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Mr. John Pierce (1964 to 1966)
Mr. John Pierce served as Governor for the period 1964 to 1966. He was the first Governor of the Central Bank of Trinidad and Tobago. With a background in the operational aspects of central banking, Mr. Pierce led the development of the new institution.
Dr. Alexander McLeod (1966 to 1969)
Dr. Alexander McLeod served as Governor from 1966 to 1969. The Central Bank became banker to the Government and a monetary policy framework based on traditional tools was put in place under his stewardship.
Mr. Victor Bruce (1969 to 1984)
Mr. Victor Bruce was the first local to head the Central Bank. He assumed duties in 1969. During his tenure, the Bank placed special emphasis on widening the network of commercial bank branches and building institutions in the capital market segment of the financial system to allow for the diversification of savings. Under Mr. Bruce’s direction, the Bank played an important role in the formation of the Stock Exchange, the Unit Trust Corporation and the Home Mortgage Bank.
Dr. Euric Bobb (1984 to 1988)
When Dr. Bobb assumed the leadership of the Bank in 1984, he was faced with several challenges – a deteriorating real economy, weakness in the NFI sector and outdated financial legislation. To maintain confidence in the financial system following the difficulties in some NFIs, Governor Bobb focused on the protection of the depositors and piloted amendments to the Central Bank Act which introduced the Deposit Insurance Corporation (DIC), the first of its kind in the region.
Mr. William Demas (1988 to 1992)
Mr. William Demas assumed the leadership of the Bank in February 1988. Mr. Demas led the institution at a time when the economy was in a severe recession. Mr. Demas was part of a team comprising Senior Managers of the Central Bank and the Ministry of Finance that successfully negotiated a debt relief programme with the IMF. This programme signalled the beginning of a wide-ranging programme of economic and financial reform in the country. Mr. Demas is credited with providing a steadying hand to economic management during difficult years in which the Bank implemented a number of tough measures. These measures were geared towards economic stabilisation and returning the economy towards a sustainable growth path.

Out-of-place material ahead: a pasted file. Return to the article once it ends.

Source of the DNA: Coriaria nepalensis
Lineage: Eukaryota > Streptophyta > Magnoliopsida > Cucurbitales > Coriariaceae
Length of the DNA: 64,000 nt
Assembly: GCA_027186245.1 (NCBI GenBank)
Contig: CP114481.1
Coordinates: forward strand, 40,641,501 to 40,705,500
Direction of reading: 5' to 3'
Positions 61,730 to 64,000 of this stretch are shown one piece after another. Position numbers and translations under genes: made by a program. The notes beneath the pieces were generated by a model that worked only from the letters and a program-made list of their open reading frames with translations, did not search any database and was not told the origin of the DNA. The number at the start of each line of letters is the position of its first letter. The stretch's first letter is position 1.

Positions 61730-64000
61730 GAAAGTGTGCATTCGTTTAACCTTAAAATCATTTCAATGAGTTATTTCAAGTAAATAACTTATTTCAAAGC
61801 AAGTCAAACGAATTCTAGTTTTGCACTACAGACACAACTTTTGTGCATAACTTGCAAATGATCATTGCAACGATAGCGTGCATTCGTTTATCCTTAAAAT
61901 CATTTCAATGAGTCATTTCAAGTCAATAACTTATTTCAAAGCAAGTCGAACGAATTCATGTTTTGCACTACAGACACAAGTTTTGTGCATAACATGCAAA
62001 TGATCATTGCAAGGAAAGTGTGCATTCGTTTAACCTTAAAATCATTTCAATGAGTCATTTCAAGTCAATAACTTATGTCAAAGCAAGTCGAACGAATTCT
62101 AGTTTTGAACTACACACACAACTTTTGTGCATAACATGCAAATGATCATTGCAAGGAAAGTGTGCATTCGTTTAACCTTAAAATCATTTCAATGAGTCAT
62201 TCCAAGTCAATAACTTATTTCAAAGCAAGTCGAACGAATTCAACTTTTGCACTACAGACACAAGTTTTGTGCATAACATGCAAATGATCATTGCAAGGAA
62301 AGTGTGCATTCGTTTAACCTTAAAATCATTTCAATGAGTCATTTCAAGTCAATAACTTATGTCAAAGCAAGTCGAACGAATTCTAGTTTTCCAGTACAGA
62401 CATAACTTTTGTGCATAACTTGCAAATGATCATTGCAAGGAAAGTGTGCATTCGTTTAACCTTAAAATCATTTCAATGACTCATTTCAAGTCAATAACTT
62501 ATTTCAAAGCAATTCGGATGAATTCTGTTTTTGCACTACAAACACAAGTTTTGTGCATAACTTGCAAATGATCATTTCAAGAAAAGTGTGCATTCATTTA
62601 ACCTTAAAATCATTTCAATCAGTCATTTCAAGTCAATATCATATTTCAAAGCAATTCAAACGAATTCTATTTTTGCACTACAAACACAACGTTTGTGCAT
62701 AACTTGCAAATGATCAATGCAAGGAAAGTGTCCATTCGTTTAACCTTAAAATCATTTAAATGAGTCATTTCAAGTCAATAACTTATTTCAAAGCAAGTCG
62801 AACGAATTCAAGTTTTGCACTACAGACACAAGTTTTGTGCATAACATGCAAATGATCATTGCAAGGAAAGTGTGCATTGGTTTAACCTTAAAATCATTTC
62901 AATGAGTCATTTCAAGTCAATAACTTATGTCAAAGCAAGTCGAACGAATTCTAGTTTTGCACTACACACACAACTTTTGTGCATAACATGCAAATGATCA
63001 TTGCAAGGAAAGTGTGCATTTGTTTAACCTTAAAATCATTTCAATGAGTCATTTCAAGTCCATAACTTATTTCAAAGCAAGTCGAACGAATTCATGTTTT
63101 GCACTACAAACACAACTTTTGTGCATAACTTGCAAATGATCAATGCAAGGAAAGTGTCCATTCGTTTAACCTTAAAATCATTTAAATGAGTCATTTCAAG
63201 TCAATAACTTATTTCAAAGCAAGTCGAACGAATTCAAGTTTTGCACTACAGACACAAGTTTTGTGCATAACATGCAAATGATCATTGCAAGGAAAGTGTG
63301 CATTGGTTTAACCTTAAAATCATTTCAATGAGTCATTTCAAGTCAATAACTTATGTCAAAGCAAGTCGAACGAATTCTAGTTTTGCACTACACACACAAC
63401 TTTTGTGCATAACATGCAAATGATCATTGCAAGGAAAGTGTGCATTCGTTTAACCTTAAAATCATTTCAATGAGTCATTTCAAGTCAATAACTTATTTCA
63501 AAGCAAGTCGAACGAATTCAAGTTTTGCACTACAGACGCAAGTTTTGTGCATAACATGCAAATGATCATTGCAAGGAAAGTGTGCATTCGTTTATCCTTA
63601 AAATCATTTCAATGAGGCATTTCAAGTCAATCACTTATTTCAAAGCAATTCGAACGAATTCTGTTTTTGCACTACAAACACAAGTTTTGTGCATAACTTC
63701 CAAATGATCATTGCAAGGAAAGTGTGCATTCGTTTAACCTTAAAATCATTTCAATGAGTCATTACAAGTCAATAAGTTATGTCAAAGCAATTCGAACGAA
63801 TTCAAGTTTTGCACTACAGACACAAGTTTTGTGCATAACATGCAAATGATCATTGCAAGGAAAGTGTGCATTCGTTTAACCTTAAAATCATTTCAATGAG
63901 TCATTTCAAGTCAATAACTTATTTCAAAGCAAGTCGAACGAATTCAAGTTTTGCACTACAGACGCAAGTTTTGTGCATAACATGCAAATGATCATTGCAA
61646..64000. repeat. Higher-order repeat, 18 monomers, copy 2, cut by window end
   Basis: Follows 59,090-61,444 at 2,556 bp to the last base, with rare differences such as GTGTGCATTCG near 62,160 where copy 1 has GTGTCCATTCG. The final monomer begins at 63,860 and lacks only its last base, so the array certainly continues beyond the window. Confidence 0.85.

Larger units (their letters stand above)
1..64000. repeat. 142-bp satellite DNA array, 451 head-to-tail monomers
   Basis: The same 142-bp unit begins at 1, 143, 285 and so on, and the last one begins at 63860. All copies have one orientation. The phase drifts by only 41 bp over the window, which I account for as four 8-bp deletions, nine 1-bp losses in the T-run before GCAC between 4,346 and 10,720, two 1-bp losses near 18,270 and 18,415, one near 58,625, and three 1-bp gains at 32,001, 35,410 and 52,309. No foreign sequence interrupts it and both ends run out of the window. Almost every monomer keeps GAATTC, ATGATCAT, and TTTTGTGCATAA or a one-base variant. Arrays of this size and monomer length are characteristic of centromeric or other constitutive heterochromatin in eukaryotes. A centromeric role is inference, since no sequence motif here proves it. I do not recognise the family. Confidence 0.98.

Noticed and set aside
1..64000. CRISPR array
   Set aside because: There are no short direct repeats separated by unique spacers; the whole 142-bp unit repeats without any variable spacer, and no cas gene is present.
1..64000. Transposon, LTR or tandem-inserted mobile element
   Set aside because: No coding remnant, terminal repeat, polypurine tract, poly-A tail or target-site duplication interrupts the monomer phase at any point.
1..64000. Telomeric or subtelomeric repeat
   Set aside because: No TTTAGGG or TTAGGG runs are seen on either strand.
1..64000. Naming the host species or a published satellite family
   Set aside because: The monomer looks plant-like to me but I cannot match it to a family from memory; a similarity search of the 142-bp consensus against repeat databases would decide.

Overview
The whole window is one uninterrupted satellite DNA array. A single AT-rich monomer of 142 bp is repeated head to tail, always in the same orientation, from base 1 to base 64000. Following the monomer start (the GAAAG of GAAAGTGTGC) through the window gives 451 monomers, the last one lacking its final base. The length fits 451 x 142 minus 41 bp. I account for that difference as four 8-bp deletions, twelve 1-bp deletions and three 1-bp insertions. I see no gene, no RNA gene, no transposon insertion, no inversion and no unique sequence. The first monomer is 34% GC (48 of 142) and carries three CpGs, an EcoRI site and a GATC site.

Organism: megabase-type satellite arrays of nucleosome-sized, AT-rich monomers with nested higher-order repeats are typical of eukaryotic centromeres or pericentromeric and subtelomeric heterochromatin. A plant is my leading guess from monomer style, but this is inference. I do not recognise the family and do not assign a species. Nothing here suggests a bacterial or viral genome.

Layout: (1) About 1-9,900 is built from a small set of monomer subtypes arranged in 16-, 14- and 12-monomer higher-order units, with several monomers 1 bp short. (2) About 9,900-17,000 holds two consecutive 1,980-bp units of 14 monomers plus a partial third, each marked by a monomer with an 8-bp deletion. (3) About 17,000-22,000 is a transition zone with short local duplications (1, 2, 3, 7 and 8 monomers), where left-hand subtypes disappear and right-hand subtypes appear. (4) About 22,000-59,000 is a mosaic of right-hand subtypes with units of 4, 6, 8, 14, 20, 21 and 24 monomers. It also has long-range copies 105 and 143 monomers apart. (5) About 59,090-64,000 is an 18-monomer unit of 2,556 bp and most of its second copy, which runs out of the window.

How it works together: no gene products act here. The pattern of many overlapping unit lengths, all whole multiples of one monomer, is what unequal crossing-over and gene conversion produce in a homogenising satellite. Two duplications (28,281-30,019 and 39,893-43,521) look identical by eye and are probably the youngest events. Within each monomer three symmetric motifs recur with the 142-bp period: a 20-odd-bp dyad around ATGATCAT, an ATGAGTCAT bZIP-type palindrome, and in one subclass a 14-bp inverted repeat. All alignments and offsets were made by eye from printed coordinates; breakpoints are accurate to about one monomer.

Mr. Thomas Ainsworth Harewood (1992 to 1997)
Mr. Thomas Ainsworth Harewood took over the reins of the Central Bank in July 1992. Governor Harewood presided over the removal of exchange controls, the flotation of the Trinidad and Tobago dollar and the merger of three commercial banks to form First Citizens Bank. In 1993, exchange controls were dismantled and the Trinidad and Tobago dollar was allowed to float with its value being determined in the inter-bank market. Foreign exchange transactions had to be undertaken through dealers authorised by the Central Bank. The Bank was responsible for introducing several measures to help promote stability in the market. The change in the exchange regime also provided the Bank with greater autonomy to conduct monetary policy and the Bank began the process of moving away from direct instruments of monetary control to more market-based ones.
Mr. Winston Dookeran (1997 to 2002)
Mr. Winston Dookeran took up the mantle of leadership of the Bank in 1997. Mr. Dookeran initiated the process of upgrading financial supervision and regulation and the transfer of the supervisory responsibilities for the insurance industry to the Central Bank. He was also responsible for revising the Bank’s monetary policy framework. In May 2002, under Mr. Dookeran’s stewardship, the Bank introduced its overnight repurchase (‘Repo’) rate to provide a clear signal about the stance of monetary policy. He also issued the inaugural edition of the Bank’s Monetary Policy Report.
Mr. Ewart S. Williams (2002 to 2012)
Mr. Ewart S. Williams was appointed as Governor of the Central Bank of Trinidad and Tobago on July 17th 2002. He was reappointed to the position in 2007, making him the second longest serving Governor of the Bank. During his tenure, Mr. Williams spearheaded a number of significant achievements for the institution. Noted among these are the Bank’s improved capacity for economic research and support for monetary policy and the shift to a more market based monetary policy framework based on the repo rate. Mr. Williams also ensured the strengthening of financial supervision through the introduction of new statutes and amendments to existing legislation and financial infrastructure such as the electronic payments system. Mr. Williams sought to make the Bank more accessible to the national community by championing a number of important outreach initiatives such as the website upgrade; the establishment of the National Financial Literacy Programme; the creation of the Financial Ombudsman’s Office; the establishment of the Money Museum and the Bank’s charity programme, “We Care”. Mr. Williams’ tenure culminated with the re-introduction of the $50 note in commemoration of the 50th anniversary of independence.
Mr. Jwala Rambarran (2012-2015)
Mr. Jwala Rambarran served as Governor from July 17, 2012 to December 23, 2015.